Mountain Rescuers Plea for Help
July 31, 2020
Police and Mountain Rescue Teams (MRTs) are seeing what’s been described as a “tidal wave” of avoidable rescues across the country that is putting lives at risk as well as a huge strain on volunteer team members. In July alone, there have been more than 230 call outs with the Peak District, North Wales and the Lake District accounting for nearly 150 of those.
“It is unsustainable,” said Richard Warren, Chairman of the Lake District Search and Mountain Rescue Association (LDSAMRA). “Since last Friday evening (24 July) we’ve had 27 callouts in the Lake District. While many regular walkers, mountain bikers and climbers are very experienced and know exactly what they are doing, we’ve realized that about half of those callouts were truly avoidable with inexperienced and ill-prepared visitors finding themselves in serious, life-threatening trouble.”
Police have also commented that many in need of rescue are dialing in ‘999’ calls with as little as 1% battery remaining on their mobile phones.
“This means that, after the initial call, their battery dies and we cannot get back to them,” says Mike Margeson, MREW Operations Director. “This makes finding them a bigger challenge requiring more numbers of rescue volunteers. More and more walkers are relying on smart phone mapping apps and have no back up of a printed map and a compass for navigation. Phone batteries quickly get drained and then there’s no power available to do what only a phone can do – keep in touch and provide GPS information to rescuers.”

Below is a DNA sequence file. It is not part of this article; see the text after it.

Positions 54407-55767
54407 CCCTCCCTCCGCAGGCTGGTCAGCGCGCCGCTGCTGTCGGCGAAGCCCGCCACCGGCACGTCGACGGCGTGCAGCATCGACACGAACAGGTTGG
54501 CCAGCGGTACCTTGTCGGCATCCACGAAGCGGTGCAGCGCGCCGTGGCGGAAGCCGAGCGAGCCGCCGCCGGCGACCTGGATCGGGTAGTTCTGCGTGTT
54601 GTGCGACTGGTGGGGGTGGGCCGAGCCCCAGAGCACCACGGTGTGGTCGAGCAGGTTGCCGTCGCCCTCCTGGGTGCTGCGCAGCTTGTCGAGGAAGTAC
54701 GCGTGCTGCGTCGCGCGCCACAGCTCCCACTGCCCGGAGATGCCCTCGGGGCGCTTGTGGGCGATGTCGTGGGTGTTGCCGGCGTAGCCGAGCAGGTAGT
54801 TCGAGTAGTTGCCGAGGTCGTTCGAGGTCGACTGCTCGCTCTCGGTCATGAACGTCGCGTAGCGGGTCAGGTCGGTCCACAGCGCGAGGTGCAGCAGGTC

Staycation holidays are introducing a new type of visitor to the upland areas and beauty spots of England and Wales and the changing quarantine rules have the potential to make the matter worse.
“We need to reach the people who are maybe heading for the hills for the first time,” says Mike. “Just a few extra precautions, some planning and preparation and even people who are new to the mountains can keep themselves safe and enjoy a great day out.”
Simple measures to stay safe and avoid the avoidable call outs include:
- Exercise within your limits and fitness and avoid taking risks.
- Know your level of skill, competence and experience and those of your group.
- Check a local weather forecast, ideally one that focuses on the mountains if that’s where you’re planning to go.
- Make sure you have the right equipment for your trip.
- Learn how to navigate and take a waterproof map and a compass. Don’t rely on smart phone technology as it can let you down.
- Take a torch – even on the longest days, you never know when your activity will catch you out.
- Take a power bank battery charger as back up charge for your phone or make sure that at least one phone in your group is kept fully charged in case it’s needed for an emergency.
There is more advice on the Adventure Smart UK website, https://www.adventuresmart.uk/ that is all about Staying Safe: #BeAdventureSmart and make your good day better.